Conservation Investment Strategy for Resident and Migratory Birds of the Chocó-Andean Region in Northwest Ecuador (2022)
The Chocó bioregion and area of endemic biodiversitysaddles the Ecuador - Colombia border and totals approximately 100,000 km2. Its conservation priority is critical due to habitat loss caused by human activities. In northwestern Ecuador, this area of approximately 18,542 km2 is known as the Chocó-Andes. It covers an altitude range between 0 to 3,800 meters above sea level and is home to unique species of birds such as the endangered Black-breasted Puffleg (Eriocnemis nigrivestis), a hummingbird endemic to the Chocó and Central Andean Páramo. It is also an important area for migratory boreal species such as the Cerulean Warbler (Setophaga cerulea).
This important region requires the implementation of appropriate and consensual conservation strategies that respond to the needs for biodiversity conservation while remaining sensitive to the sustainability dynamics of the ancestral, Afro-descendant and rural populations inhabiting the Chocó-Andes landscapes and ecosystems. With the participation of local stakeholders, BirdLife International and its Ecuadorian partners, Aves y Conservación and Fundación Jocotoco, designed nine conservation strategies focused on the Chocó of the Northwestern Andes to be implemented over a period of ten years. These strategies seek to respond to previously identified problems, some of which are historically rooted in the region and responsible for the loss of vegetation cover, affecting the health of ecosystems and putting the future of biodiversity and the people who inhabit the northwestern Chocó-Andes at risk.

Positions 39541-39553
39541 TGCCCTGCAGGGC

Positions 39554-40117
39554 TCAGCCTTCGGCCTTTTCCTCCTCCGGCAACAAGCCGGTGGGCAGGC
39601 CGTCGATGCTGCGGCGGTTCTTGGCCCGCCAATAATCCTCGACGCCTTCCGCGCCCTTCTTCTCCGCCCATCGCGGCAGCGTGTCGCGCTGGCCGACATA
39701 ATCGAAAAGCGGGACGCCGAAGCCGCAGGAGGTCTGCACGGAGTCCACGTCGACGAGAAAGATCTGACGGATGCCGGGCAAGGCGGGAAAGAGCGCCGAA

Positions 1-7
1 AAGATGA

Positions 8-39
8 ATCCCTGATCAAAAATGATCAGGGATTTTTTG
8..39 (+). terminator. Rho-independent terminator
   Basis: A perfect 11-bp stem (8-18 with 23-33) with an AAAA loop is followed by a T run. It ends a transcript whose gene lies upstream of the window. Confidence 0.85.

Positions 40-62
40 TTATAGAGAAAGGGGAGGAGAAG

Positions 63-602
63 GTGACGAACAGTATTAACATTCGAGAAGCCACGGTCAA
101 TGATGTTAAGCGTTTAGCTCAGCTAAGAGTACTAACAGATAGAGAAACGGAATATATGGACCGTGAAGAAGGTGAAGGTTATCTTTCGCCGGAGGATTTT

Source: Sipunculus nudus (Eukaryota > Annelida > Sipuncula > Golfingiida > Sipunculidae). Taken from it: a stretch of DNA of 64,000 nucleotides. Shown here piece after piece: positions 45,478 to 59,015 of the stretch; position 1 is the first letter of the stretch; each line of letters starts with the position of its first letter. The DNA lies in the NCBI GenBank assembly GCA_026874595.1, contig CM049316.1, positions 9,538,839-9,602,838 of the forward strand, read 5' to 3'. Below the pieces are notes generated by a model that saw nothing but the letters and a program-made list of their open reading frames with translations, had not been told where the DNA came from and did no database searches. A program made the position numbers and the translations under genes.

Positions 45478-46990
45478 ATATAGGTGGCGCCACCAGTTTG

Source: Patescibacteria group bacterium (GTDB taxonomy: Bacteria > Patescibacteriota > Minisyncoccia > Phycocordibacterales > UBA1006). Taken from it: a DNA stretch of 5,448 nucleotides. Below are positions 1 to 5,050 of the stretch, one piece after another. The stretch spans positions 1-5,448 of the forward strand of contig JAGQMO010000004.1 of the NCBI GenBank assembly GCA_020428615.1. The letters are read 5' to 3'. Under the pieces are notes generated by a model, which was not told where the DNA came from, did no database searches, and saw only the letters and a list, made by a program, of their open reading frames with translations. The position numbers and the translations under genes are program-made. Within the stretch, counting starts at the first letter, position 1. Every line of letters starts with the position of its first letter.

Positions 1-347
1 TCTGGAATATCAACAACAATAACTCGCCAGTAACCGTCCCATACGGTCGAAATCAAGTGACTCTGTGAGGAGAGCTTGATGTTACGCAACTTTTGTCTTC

Seven of these strategies are considered high priority:
- Establish an incentive program for the conservation of the Chocó-Andes of Northwestern Ecuador.
- Implement comprehensive education and communication initiatives with local communities.
- Implement a legal-environmental strengthening program.
- Build capacity in local monitors on the legal procedures needed to address wildlife trafficking.
- Restore vegetation cover to generate connectivity between remnant forest patches.
- Implement innovative financial systems for the preservation and protection of conservation target species and for forest and biodiversity restoration.
- Creation and management of private protected areas and other conservation figures in the region (Subsystems).
Two strategies were identified as medium priority: the program for the adequate disposal of solid and liquid waste from households, agricultural and business facilities; and the campaign for responsible ownership and control of feral domestic animals (dogs and cats) in the Chocó-Andes of Ecuador.
This document is a strategic guide for actors who work or are interested in the protection of this region, through not only environmental and conservation actions, but also participatory initiatives promoting economic and social justice in consensus with decision makers. These are the actions that guarantee effective conservation of the northwestern Chocó-Andes.
The Americas Flyways Initiative (AFI) was officially presented at The Climate Week in New York as a cohesive and relevant opportunity for synergy, integration, and harmonious coexistence that unites people and nature beyond borders, seeking healthy and prosperous environments.
Tapio Lehtinen is a sailor born in 1958 with a life long experience of sailing a wide variety of boats. During the 2018 Golden Globe Race, Tapio was disappointed to see the dramatically diminished numbers of birds, whales and other sea mammals in the oceans. This has lead him to use the media visibility of the coming races to increase the awareness of the different solutions for the environmental challenges which are being offered. Tapio is also a long time proponent of youth sailing and will sail the OGR with one of the youngest teams.